Colt 1911A1 Military - Western Arms
Although the 1911 dates back to before WW1, it earned its fame in the Second World War, in 1911A1 form, as reviewed here.
Thanks to Elite Airsoft, I was able to review this Military model which features WA's latest SCW gas system.
In the Box
Lying in the familiar grey, with white lettering, box, the 1911A1 looks pretty much like any other WA 1911, except for its unusal colour.
With the gun is the usual array of accessories; a 1911 bushing wrench, some BBs, an Allen key and the usual collection of paperwork.
The first thing that strikes you about this 1911 is the colour. Whilst some recent WA pistols have been a battleship grey to replicate the Parkerised finish, this gun bears a gunmetal flake finish. The closest thing I can approximate it to is the finish on the HFC M9 190, which is no bad thing.
The general finish is good, with heavyweight material frame and slide being a good match to the metal parts.
This gun is not as heavy as the 1911 US Army model, but pretty much on a par with all the other WA 1911s.
Comparing the 1911A1 with the 1911, the most noticeable differences are the chequered trigger, the longer curve of the frame and grip safety top and the addition of the curved backstrap on the grip. The trigger, too, is shorter, front to back on the 1911A1.
All the usual parts of the 1911A1 are metal, with outer barrel, sights, grip and thumb safety, trigger and hammer, all being metal along with various other minor parts.
Introduced in 1926, the 1911A1 introduced a number of changes which are generally viewed as definitive features of the 1911 styling,
following the recommendations of the US Army Ordnance Dept.
These changes incorporate the following items:
1. Wider front sight
2. Longer hammer spur
3. Shorter trigger
4. Curved spring housing
5. Simplified grip panels checkering
6. Index finger reliefs behind the trigger
7. Longer grip-safety spur
Courtesy of World Guns - See link at bottom of page
All these features are present on the 1911A1 as replicated by Western Arms.
The shorter trigger also features a chequered face for a more secure purchase as does the trigger spur.
The mainspring cover is curved out and features the same chequering seen on the hammer and trigger, whilst the front of the grip remains smooth.
The slight cutouts in the frame, behind the trigger for the index finger, are present and the grip safety spur extends further around to prevent the hammer pinching the skin of the hand.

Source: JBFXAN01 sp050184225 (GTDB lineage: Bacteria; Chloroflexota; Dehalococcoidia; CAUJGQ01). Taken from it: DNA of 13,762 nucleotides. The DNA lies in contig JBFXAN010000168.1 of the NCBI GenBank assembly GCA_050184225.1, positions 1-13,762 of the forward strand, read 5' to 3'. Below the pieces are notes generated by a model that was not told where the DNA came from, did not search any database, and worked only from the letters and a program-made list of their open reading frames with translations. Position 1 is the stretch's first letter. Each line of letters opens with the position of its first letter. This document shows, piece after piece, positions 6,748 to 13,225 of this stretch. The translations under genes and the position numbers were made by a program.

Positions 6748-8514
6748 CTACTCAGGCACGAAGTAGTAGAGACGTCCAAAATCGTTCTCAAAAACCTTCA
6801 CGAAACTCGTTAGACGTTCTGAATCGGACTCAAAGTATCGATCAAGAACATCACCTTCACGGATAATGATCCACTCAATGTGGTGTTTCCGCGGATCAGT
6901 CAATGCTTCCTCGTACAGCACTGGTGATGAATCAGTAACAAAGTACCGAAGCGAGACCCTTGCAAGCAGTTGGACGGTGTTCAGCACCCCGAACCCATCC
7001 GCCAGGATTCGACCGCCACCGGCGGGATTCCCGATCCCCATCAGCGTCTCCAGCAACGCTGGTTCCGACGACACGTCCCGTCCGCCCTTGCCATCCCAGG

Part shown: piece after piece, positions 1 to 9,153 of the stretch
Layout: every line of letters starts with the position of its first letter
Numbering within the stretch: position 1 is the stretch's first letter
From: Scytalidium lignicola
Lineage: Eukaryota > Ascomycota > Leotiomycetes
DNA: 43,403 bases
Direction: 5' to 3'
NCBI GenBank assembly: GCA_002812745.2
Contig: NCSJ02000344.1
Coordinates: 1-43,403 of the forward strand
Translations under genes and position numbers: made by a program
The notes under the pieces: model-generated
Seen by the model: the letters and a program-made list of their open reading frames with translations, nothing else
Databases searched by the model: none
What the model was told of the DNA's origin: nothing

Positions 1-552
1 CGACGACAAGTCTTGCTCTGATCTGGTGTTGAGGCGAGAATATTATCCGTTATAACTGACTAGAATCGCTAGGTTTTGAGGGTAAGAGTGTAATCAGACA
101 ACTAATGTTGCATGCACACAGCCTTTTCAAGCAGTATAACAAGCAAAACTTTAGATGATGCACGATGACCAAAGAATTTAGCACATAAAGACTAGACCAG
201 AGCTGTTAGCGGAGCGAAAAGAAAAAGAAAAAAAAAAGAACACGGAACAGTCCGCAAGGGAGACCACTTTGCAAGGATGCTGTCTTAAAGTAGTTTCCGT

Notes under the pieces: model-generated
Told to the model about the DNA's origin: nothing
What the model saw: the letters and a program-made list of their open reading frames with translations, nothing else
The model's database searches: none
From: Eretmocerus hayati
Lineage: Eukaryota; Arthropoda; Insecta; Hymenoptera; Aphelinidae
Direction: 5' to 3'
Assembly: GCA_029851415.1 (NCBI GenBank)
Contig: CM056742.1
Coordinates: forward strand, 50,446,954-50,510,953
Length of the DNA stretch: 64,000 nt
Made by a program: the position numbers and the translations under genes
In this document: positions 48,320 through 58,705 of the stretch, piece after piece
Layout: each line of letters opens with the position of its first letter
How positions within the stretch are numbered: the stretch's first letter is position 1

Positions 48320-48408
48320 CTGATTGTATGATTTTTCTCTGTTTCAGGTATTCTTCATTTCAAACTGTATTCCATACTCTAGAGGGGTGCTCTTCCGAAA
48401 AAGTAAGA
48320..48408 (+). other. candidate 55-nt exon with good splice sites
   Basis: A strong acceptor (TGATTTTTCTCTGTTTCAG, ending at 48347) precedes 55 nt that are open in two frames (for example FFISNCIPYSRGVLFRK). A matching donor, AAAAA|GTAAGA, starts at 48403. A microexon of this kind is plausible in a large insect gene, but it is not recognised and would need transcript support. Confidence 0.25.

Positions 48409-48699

Markings are good, as you would expect of a WA, with the left side of the slide marked "PATENTED APR.20.1897.SEPT.9.1902"/ "DEC.19.1905.FEB.14.1911.AUG.19.1913" with a Colt rampant horse logo, followed by "COLT'S PT.F.A.MFG.CO."/"HARTSFORD.CT.U.S.A.". The left of the frame has a P near the mag release, a proofing mark on the front of the trigger guard and "G.H.D" below the slide lock.
The right side of the slide is unmarked, whilst the frame is marked with an ASGK mark above the grip and "UNITED STATES PROPERTY M1911A1 U.S.ARMY" above the trigger guard.
The bushing is plain, painted to match the frame and other metal controls.
The magazine release is a simple, chequered button on the left side of the frame, just behind the trigger. The slide lock is narrow and chequered along the top. The chequering is repeated on the recoil spring plug, below the bushing.
The grips are plain brown and look plastic, rather than wood replicas. There is a lanyard ring on the bottom of the mainspring cover, as with the original style 1911.
The magazine is SCW2 double stacking affair, capable of holding 22 rounds. It also features replacable plastic jaws and some people have encountered some issues with feed problems on these magazines. I had a few problems, at low temperatures, using 134a, with this gun, but also with the SCW1 1911, which has metal jaws and a single stack design. Both worked fine with Abbey Ultra gas and have not shown problems in further testing.
In line with all the SCW 1911s I have tested, performance of the 1911A1 is good and consistent.
Click on image for bigger version in separate window.
Carrying out my standard 5m/6 round, off hand test, the 1911A1 produced the kind of accuracy seen with other SCW system WA 1911s.
The best 5 grouping was 4.5 CMs (1.75 inches), with the shots actually falling in 3 distinct pairings. The shots for this gun are marked as squares on the target.
Over 10 shots, the 1911A1 Military averaged 245 fps (using 134a gas) indoors (at 21C), which would suggest a figure of around 300 fps with Propane or Abbey Ultra gas.
Trigger pull was 900g (32 Oz), which is a medium weight pull for a GBB.
Take down of this gun will be familiar to anyone who has field stripped a 1911, real or airsoft.
With the magazine out, the slide should be moved back until the slide lock can be pushed out of the frame. The slide and barrel can then be slid off of the front of the frame.
The barrel bushing should be rotated 45 degrees anti-clockwise, it can then be removed. The recoil plug and spring must be removed from the barrel/slide and then the barrel and chamber can be drawn out through the front of the slide.
Overall, the 1911A1 is another good 1911 from Western Arms.
It performs pretty much like all the others, so choose this one if you want the authentic WW2 look.
Weight : 860g (220g magazine)
Realism : ****
Quality : ****
Power : ****
Accuracy : ****
Back to the Homepage